Each participant is asked to connect 15 minutes before the session starts, to make sure her or his setup works (instructions will be sent before the event).

How to register

For online public sessions, use the EventBrite links in the above list of sessions to register one or several individuals.

To register an entire group (for dedicated sessions), please contact and tell us the type of session you are interested in. We will then send you a registration form to collect all the details we need to send you a quote.

You can also ask all your questions by calling +33 484 258 097.

Questions and answers

Q : Should I order hardware in advance, our hardware included in the training cost?
R : No, practical labs are replaced by technical demonstrations, so you will be able to follow the course without any hardware. However, you can still order the hardware by checking the “Shopping list” pages of presentation materials for each session. This way, between each session, you will be able to replay by yourself the labs demonstrated by your trainer, ask all your questions, and get help between sessions through our dedicated Matrix channel to reach your goals.

Q: Why just demos instead of practicing with real hardware?
A: We are not ready to support a sufficient number of participants doing practical labs remotely with real hardware. This is more complicated and time consuming than in real life. Hence, what we we’re proposing is to replace practical labs with practical demonstrations shown by the instructor. The instructor will go through the normal practical labs with the standard hardware that we’re using.

Q: Would it be possible to run practical labs on the QEMU emulator?
R: Yes, it’s coming. In the embedded Linux course, we are already offering instructions to run most practical labs on QEMU between the sessions, before the practical demos performed by the trainer. We should also be able to propose such instructions for our Yocto Project and Buildroot training courses in the next months. Such work is likely to take more time for our Linux kernel course, practical labs being closer to the hardware that we use.

Q: Why proposing half days instead of full days?
A: From our experience, it’s very difficult to stay focused on a new technical topic for an entire day without having periodic moments when you are active (which happens in our public and on-site sessions, in which we interleave lectures and practical labs). Hence, we believe that daily slots of 4 hours (with a small break in the middle) is a good solution, also leaving extra time for following up your normal work.

Internships for 2020 at Bootlin

Note: these internship positions have been filled. We can only accept new interns from mid-June 2020 on. Don’t hesitate to apply if you are interested.

Bootlin penguins at workFor 2020, Bootlin proposes five internship topics, this time open to all students from the European Union, studying in European Universities.

All these topics will give you an opportunity to make substantial (and very useful!) contributions to an open-source project.

Here are the details about our internship topics:

As you can see, all these topics propose both a challenging technical opportunity, but also require strong interaction with the community of users and developers of free and open-source software used in embedded projects.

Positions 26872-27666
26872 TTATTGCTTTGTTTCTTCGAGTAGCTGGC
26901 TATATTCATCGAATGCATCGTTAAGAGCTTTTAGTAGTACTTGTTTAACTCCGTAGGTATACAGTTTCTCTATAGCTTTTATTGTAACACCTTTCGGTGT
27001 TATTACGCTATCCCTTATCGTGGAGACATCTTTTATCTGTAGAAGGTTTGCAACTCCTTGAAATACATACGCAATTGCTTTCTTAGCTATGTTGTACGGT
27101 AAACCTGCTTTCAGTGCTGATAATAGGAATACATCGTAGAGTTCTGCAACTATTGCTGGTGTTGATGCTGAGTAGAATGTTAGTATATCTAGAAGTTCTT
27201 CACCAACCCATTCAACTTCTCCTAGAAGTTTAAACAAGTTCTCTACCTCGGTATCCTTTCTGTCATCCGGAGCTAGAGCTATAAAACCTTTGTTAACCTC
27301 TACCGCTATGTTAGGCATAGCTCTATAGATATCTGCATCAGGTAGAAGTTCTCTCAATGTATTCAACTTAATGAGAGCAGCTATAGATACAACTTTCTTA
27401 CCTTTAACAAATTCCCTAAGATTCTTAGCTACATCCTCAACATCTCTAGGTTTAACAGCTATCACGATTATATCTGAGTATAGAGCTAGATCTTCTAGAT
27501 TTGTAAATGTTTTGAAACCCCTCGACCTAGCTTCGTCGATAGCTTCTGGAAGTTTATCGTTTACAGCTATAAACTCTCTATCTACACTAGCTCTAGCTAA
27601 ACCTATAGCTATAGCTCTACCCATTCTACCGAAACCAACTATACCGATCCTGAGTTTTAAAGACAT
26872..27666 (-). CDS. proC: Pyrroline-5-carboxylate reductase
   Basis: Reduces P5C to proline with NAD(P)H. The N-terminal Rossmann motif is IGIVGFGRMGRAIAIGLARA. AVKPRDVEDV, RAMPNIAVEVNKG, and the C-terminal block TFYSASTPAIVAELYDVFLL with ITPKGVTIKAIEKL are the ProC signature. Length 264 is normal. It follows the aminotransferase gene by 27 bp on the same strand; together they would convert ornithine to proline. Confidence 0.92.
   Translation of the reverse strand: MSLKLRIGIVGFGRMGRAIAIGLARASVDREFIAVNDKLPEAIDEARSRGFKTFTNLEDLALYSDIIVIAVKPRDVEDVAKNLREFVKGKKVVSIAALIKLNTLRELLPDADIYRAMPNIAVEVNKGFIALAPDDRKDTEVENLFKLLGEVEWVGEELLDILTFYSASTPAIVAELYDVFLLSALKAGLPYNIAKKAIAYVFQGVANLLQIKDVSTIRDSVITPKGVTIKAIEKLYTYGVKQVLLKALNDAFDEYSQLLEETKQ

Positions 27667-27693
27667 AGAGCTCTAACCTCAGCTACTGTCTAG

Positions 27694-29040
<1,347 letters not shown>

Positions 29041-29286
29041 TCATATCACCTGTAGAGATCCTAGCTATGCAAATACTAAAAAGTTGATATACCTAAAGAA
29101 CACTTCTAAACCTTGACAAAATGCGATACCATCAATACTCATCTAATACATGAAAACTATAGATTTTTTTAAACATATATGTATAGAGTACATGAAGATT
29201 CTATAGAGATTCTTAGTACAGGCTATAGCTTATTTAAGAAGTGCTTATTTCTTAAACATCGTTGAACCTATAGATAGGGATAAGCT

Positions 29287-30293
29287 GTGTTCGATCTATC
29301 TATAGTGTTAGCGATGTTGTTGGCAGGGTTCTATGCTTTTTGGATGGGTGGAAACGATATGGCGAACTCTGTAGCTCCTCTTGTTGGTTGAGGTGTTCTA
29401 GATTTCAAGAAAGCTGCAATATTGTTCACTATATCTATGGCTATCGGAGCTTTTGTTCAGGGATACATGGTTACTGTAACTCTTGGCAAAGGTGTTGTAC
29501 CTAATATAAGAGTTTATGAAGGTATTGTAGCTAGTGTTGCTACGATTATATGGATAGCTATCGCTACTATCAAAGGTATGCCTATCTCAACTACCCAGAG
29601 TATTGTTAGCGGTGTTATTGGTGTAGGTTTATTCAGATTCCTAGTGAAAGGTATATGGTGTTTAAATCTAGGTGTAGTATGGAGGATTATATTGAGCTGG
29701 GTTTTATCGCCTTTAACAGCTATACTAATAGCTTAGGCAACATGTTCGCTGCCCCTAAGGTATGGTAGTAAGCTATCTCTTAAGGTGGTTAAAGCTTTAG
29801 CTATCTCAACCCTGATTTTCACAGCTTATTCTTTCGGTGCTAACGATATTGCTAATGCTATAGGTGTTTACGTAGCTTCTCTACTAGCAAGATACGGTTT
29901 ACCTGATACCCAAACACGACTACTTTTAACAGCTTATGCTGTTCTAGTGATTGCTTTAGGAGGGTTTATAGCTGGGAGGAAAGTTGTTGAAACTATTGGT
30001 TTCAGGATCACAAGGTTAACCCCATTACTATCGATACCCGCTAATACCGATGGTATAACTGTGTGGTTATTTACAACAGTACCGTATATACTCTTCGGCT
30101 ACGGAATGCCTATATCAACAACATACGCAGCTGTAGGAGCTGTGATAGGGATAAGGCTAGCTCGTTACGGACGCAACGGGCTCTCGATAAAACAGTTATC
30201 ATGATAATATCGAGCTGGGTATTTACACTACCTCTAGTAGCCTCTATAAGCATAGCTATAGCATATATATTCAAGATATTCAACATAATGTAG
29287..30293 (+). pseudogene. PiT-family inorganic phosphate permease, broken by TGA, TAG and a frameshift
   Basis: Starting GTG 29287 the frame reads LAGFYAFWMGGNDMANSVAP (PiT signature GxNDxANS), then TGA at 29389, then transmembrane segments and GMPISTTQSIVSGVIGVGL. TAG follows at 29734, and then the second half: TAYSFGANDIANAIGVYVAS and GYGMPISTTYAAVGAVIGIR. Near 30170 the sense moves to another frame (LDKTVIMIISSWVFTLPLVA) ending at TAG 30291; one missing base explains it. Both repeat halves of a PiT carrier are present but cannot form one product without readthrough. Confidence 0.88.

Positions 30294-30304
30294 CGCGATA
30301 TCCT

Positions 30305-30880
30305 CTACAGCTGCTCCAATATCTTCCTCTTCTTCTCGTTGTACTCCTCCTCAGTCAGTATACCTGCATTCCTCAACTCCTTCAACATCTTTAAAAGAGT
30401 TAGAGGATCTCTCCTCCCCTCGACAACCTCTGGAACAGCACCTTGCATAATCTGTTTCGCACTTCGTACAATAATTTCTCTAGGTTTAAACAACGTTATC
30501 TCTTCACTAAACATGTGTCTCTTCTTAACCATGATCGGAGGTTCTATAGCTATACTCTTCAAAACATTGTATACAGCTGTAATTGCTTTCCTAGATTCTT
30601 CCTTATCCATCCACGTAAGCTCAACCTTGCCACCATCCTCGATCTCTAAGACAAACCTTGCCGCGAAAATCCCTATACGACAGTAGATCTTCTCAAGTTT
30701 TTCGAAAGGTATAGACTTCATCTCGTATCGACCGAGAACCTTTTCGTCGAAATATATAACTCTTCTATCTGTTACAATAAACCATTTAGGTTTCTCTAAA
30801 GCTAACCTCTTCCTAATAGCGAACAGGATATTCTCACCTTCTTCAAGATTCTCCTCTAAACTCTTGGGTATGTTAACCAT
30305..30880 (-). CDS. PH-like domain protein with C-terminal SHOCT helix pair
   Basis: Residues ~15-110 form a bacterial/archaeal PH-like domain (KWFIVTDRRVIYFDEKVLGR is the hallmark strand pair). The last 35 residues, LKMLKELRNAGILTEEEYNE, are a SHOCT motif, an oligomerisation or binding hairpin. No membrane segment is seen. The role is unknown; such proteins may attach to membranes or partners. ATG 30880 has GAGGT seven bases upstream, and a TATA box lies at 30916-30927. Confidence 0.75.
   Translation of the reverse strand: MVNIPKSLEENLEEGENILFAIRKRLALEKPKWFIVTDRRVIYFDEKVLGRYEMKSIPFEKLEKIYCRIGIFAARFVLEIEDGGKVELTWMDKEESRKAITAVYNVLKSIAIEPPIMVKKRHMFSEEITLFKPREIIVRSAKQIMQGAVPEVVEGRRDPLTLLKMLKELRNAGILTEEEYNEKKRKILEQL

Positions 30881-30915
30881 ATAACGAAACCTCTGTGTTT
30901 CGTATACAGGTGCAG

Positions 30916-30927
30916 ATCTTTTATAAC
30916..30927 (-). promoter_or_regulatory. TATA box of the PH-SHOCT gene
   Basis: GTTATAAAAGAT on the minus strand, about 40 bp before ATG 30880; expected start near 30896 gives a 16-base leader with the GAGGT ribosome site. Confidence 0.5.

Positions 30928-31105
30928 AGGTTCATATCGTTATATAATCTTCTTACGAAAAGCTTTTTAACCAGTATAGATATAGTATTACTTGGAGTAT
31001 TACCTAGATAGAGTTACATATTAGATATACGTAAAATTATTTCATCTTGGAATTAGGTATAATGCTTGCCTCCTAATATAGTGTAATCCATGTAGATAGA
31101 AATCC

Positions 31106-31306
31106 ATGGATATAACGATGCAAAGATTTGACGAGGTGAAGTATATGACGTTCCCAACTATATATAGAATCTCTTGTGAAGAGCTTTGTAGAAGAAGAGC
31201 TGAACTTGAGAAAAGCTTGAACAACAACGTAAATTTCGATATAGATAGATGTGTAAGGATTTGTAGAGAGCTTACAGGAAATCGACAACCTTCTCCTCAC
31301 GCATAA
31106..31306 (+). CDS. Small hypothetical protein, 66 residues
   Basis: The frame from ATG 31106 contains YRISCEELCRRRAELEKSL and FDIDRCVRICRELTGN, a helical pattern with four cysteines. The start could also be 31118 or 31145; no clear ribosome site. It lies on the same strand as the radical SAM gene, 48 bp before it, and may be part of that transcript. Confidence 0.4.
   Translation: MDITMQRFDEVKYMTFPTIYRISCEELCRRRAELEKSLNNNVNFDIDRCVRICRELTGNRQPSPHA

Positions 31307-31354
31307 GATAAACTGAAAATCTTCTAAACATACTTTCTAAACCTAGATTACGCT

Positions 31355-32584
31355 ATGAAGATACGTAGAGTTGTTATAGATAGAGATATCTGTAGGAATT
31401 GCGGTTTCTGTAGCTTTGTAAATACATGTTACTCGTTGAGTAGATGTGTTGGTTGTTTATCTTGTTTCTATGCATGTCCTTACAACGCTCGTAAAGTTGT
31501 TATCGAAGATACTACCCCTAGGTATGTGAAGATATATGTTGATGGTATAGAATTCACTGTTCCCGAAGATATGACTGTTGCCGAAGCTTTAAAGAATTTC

More details are available in the descriptions. The internships can start from February 2020, for a minimum duration of 4 months. These internships will take place either in our offices in Toulouse, Lyon or Orange, in France, depending on the topics. These internships are open to all students from the European Union.

For all questions about our internships, please contact

Raspberry Pi: update breaks Raspbian Stretch

Raspberry Pi logoToday, the three Raspberry Pis that we have on our network went down. They were all running Raspbian (Debian for Raspberry Pi) Stretch.

While this issue can be solved, it is serious enough to require to remove the micro-SD card and manually fix the the root filesystem. Therefore, it seems you cannot fix this issue unless you have physical access to your system.

Here are details to attract attention to this issue…

As I started telling you, our systems were down, well almost. Some services were still running, as they were still responding to ping through our VPN. However, SSH access was no longer available:

$ ssh scan
ssh_exchange_identification: Connection closed by remote host

After connecting a serial cable to one of the Pis, and adding init=/bin/sh to the /boot/cmdline.txt file. I found that I couldn’t seem to execute at least some executables. Everything I tried to execute was causing a segmentation fault.

It was time to remove the micro-SD card and look at system logs. Inspecting /var/log/apt/history.log revealed that the raspi-copies-and-fills package was updated yesterday (March. 11, 2019). This allowed me to make a search for issue reports with this package name. Indeed, before having such a lead, I couldn’t find what I was looking for, as there are too many discussions about the use of the Raspberry Pi! So, here’s what I quickly found following this lead:

raspi-copies-and-fills package gone AWOL? (Raspberry Pi forums)
Ras3 crashes after update (Raspberry Pi forums)

These posts have all details. All you need to do is take away the micro-SD card, repair the second partition with e2fsck -f /dev/mmcblk0p2 and remove the etc/ file inside this partition.

Note, that at the time of this writing, this issue has already been fixed, so it is safe to upgrade your Pi if it is still up and running, or right after repairing your Raspbian root filesystem.

This incident is very unfortunate, as you need to physically access your board to recover from it. I hope you don’t run updates as frequently as we do (or right after the time when the update was issued), and that your Pis are not impacted, otherwise possibly forcing you to travel or to crawl into difficult to access places to reach your boards.

However, I don’t want blame the community volunteers running Raspbian. They have made a terrific job maintaining this distro which had been flawlessly running for more many years on our systems. This seems as good as what we get from commercial distributions.

I hope that not too many services ran by Raspberry Pis will be disrupted because of this issue. However, that may be yet another way to prove how popular such devices are.